Celebrity endorsements under scrutiny as China steps up consumer protection
When Hong Kong actress Carina Lau Kar-ling endorsed the luxury Japanese skincare brand SK-II in 2006, she said in the commercial that after using the product for 28 days, lines and wrinkles would be reduced by 47 per cent. That magical skincare product was later found to contain chromium, neodymium and other harmful chemical substances. But rather than apologise for the endorsement, Lau simply walked away.
Like Lau, many celebrities have promoted products in China they have never tried or cannot vouch for. When scandal ensues, they don’t have to take any responsibility for their role in promoting the product, despite pocketing enviable sums.
Video: Celebrities in misleading commercials
This is set to end after China passed a new revision of the Law on Protection of the Rights and Interests of Consumers on Thursday, which states that legal liability will extend to celebrities appearing in misleading commercials as well as media that broadcast them.
This is the first major revision to the 20-year-old law. Among all the amendments, the joint liability on misleading commercials has attracted the most attention.
“The owners of the products or service providers, advertising agencies, designers, production teams, factories, sales companies and various media that host the misleading ads will all share responsibility,” Huang Jianhua, an official at the State Administration of Industry and Commerce, said in an evening news programme on China National Radio.
The revised law doesn’t make a distinction between major and minor liability. Celebrities are as responsible as owners, manufacturers and service providers.
Shi Hong, a lawmaker at the National People’s Congress, told Beijing Youth Daily that “customers could demand indemnity from the product provider or the celebrity who endorses the product or service. It depends on the customers themselves. They can also sue both parties.”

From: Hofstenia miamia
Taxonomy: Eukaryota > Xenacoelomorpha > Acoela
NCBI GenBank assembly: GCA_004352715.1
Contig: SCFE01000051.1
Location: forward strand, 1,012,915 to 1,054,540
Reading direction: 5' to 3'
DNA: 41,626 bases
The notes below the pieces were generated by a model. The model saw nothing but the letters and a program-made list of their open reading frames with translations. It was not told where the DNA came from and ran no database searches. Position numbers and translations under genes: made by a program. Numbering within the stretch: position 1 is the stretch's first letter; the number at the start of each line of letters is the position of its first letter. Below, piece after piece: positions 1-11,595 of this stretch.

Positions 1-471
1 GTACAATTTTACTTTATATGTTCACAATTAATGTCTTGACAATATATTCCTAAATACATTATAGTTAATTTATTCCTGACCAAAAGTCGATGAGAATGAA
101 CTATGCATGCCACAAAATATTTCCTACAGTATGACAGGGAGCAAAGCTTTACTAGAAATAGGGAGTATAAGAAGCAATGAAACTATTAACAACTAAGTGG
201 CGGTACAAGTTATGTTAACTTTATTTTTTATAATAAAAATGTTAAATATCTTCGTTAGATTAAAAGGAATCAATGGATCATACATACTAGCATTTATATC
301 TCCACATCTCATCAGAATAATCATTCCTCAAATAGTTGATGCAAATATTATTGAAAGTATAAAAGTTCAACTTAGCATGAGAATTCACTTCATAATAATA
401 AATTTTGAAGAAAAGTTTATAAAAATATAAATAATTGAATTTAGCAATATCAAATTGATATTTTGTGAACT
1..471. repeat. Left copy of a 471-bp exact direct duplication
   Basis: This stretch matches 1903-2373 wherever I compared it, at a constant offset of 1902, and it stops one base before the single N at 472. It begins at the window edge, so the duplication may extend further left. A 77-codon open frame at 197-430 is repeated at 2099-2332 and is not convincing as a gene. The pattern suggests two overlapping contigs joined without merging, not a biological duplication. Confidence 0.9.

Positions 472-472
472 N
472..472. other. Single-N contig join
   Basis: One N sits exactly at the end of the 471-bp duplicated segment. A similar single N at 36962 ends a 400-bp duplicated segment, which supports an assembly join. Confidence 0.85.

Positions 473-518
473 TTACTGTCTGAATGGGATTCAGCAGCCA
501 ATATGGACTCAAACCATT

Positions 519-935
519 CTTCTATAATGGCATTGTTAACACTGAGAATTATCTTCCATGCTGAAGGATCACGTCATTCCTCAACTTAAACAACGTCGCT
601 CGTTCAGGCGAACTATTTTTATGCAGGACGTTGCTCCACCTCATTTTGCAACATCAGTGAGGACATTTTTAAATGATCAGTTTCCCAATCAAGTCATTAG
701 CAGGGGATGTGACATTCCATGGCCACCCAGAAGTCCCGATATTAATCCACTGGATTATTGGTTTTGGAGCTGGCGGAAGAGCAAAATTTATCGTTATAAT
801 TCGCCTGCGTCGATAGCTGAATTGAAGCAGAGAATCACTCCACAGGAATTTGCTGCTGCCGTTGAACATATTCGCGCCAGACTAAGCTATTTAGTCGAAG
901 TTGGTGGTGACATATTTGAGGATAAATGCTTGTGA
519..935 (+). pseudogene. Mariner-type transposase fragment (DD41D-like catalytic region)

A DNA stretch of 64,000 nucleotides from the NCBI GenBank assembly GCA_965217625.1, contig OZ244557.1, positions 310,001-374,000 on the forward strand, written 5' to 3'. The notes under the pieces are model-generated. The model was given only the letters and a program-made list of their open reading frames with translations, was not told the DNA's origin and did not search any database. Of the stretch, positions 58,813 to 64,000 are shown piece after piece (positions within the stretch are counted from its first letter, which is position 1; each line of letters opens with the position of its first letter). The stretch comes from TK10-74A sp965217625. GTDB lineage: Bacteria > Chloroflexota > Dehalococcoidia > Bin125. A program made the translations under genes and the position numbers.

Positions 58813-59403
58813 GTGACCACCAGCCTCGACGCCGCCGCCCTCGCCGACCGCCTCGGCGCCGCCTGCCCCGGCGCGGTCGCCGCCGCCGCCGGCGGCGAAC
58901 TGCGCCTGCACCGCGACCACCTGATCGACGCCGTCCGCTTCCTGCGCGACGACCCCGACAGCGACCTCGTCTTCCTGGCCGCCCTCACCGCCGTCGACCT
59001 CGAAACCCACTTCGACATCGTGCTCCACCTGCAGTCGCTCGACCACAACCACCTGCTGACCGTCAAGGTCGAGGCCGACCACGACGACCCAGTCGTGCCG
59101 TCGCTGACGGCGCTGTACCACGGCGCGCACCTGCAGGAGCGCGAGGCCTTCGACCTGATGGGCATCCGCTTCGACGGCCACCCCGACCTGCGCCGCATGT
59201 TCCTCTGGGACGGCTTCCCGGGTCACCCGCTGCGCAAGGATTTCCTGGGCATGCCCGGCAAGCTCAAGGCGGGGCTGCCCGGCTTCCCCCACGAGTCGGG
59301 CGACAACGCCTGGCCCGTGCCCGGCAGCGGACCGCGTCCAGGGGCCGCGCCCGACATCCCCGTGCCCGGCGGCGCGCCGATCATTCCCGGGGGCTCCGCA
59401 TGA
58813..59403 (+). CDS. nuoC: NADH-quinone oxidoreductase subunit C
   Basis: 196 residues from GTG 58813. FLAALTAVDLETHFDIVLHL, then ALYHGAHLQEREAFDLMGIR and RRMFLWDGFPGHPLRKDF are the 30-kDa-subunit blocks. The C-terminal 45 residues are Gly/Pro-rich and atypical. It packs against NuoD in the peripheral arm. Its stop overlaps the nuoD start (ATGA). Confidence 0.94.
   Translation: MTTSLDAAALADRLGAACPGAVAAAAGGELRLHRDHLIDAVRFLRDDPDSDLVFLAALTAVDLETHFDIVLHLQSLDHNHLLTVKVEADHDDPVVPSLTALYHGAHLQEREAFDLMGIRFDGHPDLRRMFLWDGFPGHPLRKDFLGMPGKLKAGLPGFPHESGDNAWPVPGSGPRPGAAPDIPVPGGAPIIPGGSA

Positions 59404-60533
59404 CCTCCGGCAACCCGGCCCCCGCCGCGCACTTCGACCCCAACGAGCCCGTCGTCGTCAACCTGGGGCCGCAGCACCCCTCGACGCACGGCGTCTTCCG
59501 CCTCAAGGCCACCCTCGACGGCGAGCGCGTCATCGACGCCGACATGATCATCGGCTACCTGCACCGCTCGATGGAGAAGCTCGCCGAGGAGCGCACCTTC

In recent years, Jackie Chan dropped his endorsement of a chemical-free shampoo that turned out to contain potentially cancer-causing ingredients, mainland comedian Guo Degang unwittingly endorsed illegally produced slimming tea and mainland actor Tang Guoqiang promoted a hospital on 20 Chinese TV stations that falsely claimed it could cure infertility.
While many lawyers think the revised law will help increase customer protection and encourage celebrities to think carefully about the products they endorse, they argue that some aspects still need more clarification.
“As public figures, celebrities should act responsibly, no doubt on this,” said Shi Lanxuan, a lawyer from Hunan. “But I think the law needs to clarify under what circumstances a celebrity should take responsibility; for example, what if he or she was tricked by the manufacture?”
Meanwhile, the revised law also allows consumers to claim greater compensation. Starting in March this year, they can claim up to three times the original product price in damages. Currently the limit is twice the original price. Judge Zhang Jin of the Supreme People’s Court added that if the defendant can’t afford to pay damages, the plaintiff can add another defendant, including the celebrity promoting the product.
“Compared to other countries, I think this is still not enough. But we have to take into consideration that it’s a good way to protect companies [from bankruptcy],” said Li Jiandong, a lawyer at Yingke Law Firm in Shenzhen.